Including the pretty parameter will return a more human-readable response. There are various bits of useful information here. Firstly, the status will give you a general idea of how your cluster is doing: red means there are indices that are not available to query, yellow means that there are some that are not replicated, and green means everything is good. When the cluster first loads, you will notice that the shards go through the initializing_shards phase as they are spinning up, until they become active_shards. For us, around a third of the shards would reach the active phase before the service would restart itself.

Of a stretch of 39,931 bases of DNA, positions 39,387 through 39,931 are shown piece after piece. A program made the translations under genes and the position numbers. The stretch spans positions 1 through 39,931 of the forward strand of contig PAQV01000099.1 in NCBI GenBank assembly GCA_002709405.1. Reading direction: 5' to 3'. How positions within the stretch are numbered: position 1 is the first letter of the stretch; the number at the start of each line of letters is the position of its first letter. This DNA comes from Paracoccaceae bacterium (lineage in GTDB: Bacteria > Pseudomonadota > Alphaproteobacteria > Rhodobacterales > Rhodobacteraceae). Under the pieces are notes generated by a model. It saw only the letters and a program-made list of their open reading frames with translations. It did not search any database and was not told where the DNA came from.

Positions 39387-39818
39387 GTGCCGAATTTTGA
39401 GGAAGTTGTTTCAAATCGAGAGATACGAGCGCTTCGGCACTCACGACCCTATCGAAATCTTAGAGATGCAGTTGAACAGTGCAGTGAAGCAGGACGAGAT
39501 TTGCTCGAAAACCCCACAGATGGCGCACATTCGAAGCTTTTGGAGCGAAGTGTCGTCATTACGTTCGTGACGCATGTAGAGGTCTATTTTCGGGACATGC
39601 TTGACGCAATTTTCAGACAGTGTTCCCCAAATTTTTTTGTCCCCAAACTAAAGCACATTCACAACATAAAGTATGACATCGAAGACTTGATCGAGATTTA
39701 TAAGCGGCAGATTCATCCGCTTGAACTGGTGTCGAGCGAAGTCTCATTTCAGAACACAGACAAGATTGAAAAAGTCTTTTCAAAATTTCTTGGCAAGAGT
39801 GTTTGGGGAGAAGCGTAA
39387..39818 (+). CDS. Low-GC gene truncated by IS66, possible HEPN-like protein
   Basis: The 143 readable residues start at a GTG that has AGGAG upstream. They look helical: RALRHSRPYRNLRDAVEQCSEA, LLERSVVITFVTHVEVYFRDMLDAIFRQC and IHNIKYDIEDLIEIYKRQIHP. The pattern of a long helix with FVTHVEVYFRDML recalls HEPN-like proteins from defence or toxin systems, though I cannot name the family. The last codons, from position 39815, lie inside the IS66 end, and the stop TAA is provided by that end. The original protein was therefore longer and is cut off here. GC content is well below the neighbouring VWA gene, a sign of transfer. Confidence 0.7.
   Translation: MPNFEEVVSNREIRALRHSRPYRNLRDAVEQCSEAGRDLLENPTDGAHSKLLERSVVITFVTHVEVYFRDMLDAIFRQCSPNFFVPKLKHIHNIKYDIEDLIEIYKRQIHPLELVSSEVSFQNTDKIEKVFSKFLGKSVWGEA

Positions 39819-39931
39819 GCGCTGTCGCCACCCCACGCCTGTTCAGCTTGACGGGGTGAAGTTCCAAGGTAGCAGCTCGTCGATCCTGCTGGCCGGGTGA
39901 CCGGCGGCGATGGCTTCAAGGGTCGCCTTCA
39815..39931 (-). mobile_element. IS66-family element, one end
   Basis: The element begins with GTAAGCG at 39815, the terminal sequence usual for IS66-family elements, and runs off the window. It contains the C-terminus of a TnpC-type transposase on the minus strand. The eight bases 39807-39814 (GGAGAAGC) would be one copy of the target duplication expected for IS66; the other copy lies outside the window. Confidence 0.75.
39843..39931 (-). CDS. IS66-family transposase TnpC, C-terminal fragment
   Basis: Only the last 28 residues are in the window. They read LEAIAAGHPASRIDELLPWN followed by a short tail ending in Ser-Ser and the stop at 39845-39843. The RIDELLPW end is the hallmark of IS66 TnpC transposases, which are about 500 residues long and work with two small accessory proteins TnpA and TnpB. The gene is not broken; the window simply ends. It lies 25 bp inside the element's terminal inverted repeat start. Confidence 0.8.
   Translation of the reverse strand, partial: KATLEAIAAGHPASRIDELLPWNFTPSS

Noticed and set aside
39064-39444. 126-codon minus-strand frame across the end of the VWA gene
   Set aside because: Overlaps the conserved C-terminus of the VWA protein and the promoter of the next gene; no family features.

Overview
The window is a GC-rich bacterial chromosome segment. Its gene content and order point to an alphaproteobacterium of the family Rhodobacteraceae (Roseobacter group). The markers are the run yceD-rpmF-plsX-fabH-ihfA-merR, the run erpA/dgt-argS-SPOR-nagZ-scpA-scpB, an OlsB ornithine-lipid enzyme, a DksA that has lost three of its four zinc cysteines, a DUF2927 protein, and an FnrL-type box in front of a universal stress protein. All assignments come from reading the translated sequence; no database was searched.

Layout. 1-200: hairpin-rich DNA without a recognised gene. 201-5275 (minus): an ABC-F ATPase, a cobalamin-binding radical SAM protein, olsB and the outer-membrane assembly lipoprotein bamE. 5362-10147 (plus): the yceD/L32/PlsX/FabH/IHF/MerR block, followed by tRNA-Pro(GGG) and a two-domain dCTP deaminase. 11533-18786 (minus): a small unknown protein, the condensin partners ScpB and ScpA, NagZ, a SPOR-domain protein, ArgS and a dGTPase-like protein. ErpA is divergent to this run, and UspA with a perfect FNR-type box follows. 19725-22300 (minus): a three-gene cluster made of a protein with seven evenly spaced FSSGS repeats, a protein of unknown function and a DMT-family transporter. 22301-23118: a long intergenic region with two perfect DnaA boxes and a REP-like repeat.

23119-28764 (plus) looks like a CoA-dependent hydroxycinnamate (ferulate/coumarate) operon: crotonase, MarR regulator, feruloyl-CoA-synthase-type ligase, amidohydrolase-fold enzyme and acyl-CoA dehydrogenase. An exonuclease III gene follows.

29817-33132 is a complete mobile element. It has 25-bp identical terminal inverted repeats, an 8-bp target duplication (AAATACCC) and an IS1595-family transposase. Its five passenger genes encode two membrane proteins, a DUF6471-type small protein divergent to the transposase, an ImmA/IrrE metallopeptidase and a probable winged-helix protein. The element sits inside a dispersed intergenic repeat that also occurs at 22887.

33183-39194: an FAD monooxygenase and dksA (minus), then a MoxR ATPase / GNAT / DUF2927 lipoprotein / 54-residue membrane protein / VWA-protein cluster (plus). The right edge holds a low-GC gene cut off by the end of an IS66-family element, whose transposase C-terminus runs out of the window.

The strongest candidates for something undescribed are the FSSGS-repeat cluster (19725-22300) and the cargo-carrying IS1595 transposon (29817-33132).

You can find out information about the individual shards by running

curl http://localhost:9200/_cat/shards?v

which should give you an output something like this:

index               shard prirep state           docs   store ip        node
logstash-2018.02.27 0     p      STARTED      6219832   7.3gb 127.0.0.1 SL-GvDk
logstash-2018.04.04 0     p      INITIALIZING                 127.0.0.1 SL-GvDk
logstash-2018.04.04 0     r      UNASSIGNED
logstash-2018.02.28 0     p      STARTED      5765860   6.8gb 127.0.0.1 SL-GvDk
logstash-2018.02.13 0     p      STARTED      6810856   7.9gb 127.0.0.1 SL-GvDk

Using the v parameter will give you headers in your output for many queries. There will be a line per shard in your cluster. INITIALIZING shards are currently spinning up on a node, and will then move to STARTED when ready to query. UNASSIGNED shards are ones which are waiting to be assigned to a node. We are only running a single-node cluster, so the replicas will never be assigned, meaning we would never get a green status. You can force all your existing indices to not have any replicas by running